Create correct result with operation over floats

I'm making a calculator in rust, and occasionally when I try to multiply two floats with it, it gives a result like this
I could truncate the number, but in other calculation scenarios where it needs to go to that decimal point, that extra precision might be required, eg if I enter into my calculator 1.2000000000002. What would be the best way to detect and remove these small [annoying] inaccuracies?

Don't use floats for everything that needs arbitrary precision. That's the only way.


I suggest you look into using one of those ‘decimal’ search // (if you want "absolute" precision there are also some "fraction"/"rational" crates)

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Those inaccuracies are inherent in the way floating point numbers work. Internally, they calculate everything in base 2. This means that any divisor with a prime factor other than 2 must be approximated.

Decimals have the same problem: Fractions with a denominator of 3 or 7 can't be represented exactly.
They end up in an infinite sequence of digits that must be truncated at some point, producing an approximation.

The only way to avoid these errors completely is to store the numerator and denominator separately as integers. This isn't used very often because it's quite inefficient for most computations.

To get around this, you can use the num-rational crate.


First you have to figure out exactly what you're trying to support precisely. For example, the rational numbers approach handles some of it, but that's not enough if you want roots to also be precise, because they're irrational and don't give perfect results in floats either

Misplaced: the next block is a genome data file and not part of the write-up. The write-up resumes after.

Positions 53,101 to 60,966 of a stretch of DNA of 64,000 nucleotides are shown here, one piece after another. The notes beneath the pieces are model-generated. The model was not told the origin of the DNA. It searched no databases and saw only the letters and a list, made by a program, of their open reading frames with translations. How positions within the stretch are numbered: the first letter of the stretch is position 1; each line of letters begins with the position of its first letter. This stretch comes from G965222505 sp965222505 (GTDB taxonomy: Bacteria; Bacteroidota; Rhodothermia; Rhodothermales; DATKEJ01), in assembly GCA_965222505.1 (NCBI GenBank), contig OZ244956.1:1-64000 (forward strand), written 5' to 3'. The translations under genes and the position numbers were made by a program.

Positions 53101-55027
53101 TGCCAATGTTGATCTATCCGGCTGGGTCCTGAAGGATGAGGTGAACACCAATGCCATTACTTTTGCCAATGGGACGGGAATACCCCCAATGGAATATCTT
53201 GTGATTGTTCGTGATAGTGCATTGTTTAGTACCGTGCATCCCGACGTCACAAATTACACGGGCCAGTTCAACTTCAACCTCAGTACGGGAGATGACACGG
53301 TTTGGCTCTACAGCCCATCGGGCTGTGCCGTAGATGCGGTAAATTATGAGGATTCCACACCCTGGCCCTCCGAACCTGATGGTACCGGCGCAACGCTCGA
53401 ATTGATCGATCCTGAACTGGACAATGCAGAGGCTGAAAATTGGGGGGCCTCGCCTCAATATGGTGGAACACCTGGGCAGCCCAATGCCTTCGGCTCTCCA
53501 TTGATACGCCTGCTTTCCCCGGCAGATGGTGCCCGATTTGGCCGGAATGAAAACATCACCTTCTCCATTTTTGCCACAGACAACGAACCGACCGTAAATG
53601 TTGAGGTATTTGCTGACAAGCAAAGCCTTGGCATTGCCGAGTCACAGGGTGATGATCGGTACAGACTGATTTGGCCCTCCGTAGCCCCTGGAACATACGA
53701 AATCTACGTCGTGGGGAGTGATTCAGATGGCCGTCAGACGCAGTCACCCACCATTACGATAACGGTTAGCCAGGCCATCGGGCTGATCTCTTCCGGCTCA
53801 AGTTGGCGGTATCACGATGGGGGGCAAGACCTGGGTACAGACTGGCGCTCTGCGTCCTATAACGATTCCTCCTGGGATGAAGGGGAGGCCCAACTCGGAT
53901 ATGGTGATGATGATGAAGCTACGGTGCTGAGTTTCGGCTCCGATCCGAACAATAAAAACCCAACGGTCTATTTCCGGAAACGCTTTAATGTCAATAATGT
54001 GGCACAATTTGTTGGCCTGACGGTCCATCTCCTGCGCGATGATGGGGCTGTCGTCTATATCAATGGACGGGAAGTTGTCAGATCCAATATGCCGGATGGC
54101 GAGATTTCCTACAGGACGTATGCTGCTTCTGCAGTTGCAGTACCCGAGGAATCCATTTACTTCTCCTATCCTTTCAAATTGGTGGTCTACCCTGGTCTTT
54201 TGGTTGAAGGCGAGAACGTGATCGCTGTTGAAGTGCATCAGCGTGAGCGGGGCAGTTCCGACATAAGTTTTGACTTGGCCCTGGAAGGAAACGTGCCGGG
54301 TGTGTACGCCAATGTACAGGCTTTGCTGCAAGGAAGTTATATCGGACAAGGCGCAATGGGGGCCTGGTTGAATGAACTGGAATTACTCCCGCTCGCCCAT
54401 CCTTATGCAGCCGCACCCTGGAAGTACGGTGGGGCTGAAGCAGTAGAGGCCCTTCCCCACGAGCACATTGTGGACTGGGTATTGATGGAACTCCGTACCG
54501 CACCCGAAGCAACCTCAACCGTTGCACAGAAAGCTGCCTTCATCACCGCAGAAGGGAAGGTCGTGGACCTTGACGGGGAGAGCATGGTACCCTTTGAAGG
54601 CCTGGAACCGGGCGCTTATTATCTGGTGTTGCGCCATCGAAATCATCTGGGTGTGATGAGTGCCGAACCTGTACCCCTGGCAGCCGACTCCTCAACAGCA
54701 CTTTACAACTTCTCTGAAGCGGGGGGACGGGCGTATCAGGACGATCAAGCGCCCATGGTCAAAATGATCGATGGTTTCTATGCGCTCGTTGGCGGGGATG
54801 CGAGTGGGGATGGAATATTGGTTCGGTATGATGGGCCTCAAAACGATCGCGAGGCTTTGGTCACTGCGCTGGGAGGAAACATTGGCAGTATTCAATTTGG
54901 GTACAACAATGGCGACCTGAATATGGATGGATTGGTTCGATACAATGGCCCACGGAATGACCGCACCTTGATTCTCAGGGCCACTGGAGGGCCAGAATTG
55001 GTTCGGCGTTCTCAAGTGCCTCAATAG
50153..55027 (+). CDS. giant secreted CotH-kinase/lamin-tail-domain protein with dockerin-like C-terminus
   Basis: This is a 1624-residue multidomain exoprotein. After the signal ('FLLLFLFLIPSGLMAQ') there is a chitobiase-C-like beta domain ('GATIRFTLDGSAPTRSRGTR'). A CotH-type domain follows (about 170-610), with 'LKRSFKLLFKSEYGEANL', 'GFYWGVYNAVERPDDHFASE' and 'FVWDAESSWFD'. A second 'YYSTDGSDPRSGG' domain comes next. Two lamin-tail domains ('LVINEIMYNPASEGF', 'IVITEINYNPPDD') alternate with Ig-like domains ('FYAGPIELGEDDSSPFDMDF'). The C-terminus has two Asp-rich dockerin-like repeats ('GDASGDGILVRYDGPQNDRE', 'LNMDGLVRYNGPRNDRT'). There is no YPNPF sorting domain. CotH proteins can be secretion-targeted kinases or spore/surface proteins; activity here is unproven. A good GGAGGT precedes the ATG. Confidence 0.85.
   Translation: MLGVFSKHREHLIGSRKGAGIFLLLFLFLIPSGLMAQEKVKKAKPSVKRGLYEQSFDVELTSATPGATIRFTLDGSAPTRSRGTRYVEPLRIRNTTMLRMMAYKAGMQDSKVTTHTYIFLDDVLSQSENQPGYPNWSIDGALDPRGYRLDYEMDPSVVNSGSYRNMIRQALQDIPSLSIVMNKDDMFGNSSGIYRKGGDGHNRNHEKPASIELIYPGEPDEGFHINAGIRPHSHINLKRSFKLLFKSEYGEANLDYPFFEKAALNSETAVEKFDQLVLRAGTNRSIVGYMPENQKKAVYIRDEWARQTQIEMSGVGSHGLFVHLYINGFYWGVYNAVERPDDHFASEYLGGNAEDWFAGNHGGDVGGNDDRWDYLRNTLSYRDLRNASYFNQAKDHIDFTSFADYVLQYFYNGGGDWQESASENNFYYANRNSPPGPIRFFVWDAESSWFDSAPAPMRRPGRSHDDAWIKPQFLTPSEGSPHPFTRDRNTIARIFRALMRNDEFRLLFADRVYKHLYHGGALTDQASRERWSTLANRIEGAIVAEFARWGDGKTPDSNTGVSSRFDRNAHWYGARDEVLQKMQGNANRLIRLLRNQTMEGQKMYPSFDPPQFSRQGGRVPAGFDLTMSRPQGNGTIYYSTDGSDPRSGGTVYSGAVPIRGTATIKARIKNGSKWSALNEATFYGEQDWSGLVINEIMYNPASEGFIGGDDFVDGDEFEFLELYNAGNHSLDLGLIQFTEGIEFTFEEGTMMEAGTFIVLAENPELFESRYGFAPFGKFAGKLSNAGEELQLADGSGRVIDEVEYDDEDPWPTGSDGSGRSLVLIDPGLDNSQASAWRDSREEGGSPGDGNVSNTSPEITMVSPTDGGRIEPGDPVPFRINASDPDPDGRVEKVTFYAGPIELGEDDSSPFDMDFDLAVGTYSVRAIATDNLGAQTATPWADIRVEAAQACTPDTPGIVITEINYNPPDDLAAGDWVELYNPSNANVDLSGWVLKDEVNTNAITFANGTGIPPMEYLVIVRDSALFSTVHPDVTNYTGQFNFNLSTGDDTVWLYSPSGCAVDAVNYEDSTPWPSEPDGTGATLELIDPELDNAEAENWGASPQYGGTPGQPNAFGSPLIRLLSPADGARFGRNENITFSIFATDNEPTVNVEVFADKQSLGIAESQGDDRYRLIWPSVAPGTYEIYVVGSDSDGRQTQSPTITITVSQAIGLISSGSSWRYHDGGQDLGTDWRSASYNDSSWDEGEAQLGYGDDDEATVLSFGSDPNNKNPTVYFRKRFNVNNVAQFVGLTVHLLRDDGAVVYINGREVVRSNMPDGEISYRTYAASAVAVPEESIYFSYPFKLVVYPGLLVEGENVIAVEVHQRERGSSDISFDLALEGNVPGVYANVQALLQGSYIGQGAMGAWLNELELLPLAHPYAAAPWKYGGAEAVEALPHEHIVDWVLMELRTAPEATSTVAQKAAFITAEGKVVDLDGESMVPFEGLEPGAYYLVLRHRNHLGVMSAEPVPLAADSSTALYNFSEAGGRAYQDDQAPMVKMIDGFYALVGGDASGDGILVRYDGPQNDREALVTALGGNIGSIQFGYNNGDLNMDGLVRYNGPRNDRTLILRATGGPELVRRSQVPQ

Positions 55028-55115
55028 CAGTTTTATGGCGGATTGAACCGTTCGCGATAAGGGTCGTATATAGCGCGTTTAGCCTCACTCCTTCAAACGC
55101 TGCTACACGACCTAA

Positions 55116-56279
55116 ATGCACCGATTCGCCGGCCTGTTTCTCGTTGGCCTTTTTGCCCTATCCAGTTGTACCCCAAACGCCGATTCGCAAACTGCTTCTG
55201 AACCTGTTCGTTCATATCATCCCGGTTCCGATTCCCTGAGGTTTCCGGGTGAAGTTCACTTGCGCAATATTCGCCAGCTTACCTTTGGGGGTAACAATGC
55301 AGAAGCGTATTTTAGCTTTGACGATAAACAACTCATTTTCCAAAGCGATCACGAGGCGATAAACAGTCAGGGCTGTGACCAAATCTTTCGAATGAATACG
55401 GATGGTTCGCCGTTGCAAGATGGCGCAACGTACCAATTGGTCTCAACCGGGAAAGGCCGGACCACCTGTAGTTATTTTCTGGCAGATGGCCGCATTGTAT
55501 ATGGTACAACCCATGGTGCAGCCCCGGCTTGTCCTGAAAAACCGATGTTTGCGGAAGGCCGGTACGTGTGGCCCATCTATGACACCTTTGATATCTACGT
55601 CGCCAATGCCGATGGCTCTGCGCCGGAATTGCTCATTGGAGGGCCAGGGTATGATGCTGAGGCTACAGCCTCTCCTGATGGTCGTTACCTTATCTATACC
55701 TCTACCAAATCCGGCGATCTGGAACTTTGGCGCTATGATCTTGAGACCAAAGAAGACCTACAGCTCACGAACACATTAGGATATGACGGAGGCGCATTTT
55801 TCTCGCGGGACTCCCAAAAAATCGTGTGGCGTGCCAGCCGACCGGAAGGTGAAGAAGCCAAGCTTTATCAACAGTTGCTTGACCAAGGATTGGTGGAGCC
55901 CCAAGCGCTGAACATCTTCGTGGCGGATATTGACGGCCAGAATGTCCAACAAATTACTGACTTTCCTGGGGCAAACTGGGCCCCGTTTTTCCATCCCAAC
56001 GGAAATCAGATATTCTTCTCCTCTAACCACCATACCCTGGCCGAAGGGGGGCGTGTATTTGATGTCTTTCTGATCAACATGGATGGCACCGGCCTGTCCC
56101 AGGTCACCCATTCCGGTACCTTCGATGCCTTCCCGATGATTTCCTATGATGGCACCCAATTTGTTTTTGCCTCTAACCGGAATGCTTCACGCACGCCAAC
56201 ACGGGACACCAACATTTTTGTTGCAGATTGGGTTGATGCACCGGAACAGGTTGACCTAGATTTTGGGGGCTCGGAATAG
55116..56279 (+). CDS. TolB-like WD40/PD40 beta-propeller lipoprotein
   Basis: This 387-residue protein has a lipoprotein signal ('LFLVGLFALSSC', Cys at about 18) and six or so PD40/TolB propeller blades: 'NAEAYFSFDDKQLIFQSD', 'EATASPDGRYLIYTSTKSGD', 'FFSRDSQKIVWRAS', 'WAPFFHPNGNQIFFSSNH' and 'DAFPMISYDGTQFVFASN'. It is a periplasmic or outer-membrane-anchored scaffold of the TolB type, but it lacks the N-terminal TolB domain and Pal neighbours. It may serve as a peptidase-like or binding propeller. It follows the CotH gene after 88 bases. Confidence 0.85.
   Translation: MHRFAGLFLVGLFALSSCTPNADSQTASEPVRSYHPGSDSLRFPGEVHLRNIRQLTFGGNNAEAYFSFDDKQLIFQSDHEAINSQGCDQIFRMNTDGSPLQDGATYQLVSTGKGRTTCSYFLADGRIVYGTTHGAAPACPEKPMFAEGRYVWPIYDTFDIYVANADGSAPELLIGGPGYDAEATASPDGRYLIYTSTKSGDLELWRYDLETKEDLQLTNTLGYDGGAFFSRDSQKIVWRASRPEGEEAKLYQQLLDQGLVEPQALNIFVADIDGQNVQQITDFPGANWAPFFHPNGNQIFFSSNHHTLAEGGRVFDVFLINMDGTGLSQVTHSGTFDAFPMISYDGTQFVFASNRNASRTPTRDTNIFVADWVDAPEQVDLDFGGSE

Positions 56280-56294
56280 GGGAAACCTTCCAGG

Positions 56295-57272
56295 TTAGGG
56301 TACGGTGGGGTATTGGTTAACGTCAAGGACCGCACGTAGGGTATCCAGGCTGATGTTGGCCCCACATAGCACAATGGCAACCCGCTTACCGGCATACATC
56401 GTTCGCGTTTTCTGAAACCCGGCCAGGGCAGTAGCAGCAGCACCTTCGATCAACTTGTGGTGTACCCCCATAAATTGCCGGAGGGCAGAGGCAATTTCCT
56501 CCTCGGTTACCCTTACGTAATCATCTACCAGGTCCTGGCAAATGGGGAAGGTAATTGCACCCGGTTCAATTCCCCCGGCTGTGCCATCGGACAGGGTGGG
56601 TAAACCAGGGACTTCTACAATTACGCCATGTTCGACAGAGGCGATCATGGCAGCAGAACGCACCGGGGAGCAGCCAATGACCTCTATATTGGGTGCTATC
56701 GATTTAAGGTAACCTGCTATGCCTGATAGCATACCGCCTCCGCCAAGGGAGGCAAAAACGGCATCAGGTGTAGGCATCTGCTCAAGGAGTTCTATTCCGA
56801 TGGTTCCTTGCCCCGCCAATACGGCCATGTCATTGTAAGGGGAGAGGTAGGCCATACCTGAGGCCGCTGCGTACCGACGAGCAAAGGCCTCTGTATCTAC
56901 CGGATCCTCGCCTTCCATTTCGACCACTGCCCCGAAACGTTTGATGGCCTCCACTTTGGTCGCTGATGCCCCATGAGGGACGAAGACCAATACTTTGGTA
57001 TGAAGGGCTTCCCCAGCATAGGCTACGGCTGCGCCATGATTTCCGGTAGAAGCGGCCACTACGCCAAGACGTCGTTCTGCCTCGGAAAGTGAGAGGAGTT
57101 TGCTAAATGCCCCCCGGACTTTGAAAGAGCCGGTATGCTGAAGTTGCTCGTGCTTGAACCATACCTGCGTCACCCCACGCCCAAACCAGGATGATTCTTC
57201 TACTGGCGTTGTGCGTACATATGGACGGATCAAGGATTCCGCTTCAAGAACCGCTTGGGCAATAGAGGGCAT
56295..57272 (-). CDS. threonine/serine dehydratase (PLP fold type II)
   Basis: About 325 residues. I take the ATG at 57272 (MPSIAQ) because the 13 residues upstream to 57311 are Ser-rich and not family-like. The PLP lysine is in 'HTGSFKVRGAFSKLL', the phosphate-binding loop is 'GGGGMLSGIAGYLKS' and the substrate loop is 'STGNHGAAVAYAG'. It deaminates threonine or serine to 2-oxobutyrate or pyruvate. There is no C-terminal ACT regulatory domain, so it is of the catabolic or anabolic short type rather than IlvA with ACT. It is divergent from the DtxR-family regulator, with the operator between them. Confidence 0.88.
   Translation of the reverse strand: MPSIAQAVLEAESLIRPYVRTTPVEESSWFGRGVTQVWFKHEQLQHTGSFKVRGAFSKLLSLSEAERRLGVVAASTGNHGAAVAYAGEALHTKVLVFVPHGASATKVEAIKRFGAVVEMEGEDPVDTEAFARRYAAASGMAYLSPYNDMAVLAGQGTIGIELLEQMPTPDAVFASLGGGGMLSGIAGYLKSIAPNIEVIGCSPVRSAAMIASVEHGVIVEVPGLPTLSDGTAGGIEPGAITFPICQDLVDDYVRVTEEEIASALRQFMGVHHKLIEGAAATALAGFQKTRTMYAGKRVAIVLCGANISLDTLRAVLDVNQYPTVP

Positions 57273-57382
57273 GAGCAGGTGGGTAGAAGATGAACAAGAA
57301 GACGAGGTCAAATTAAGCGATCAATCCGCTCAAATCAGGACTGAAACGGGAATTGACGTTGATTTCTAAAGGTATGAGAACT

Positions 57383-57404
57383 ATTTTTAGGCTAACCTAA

let x = 2.0_f64.sqrt() * 3.0_f64.sqrt();
dbg!(x * x); // 6.000000000000001

You could solve that with more complicated systems, like doing symbolic manipulation and encoding simplifications.

Or you could decide that's too much work, and just track an interval for the result, and be sure to only show as many decimals as you can be confident about.

Here's a fun little page if you want to experiment with why you get the numbers you do from floating-point: Float Toy

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The f64 floating point type has about 16 digits of precision. If you round to 15 digits you get the expected result.
E.g: println! ("{:.15}", 3.0*0.4);
prints 1.200000000000000
For a nicer result you may want to remove the trailing zeroes.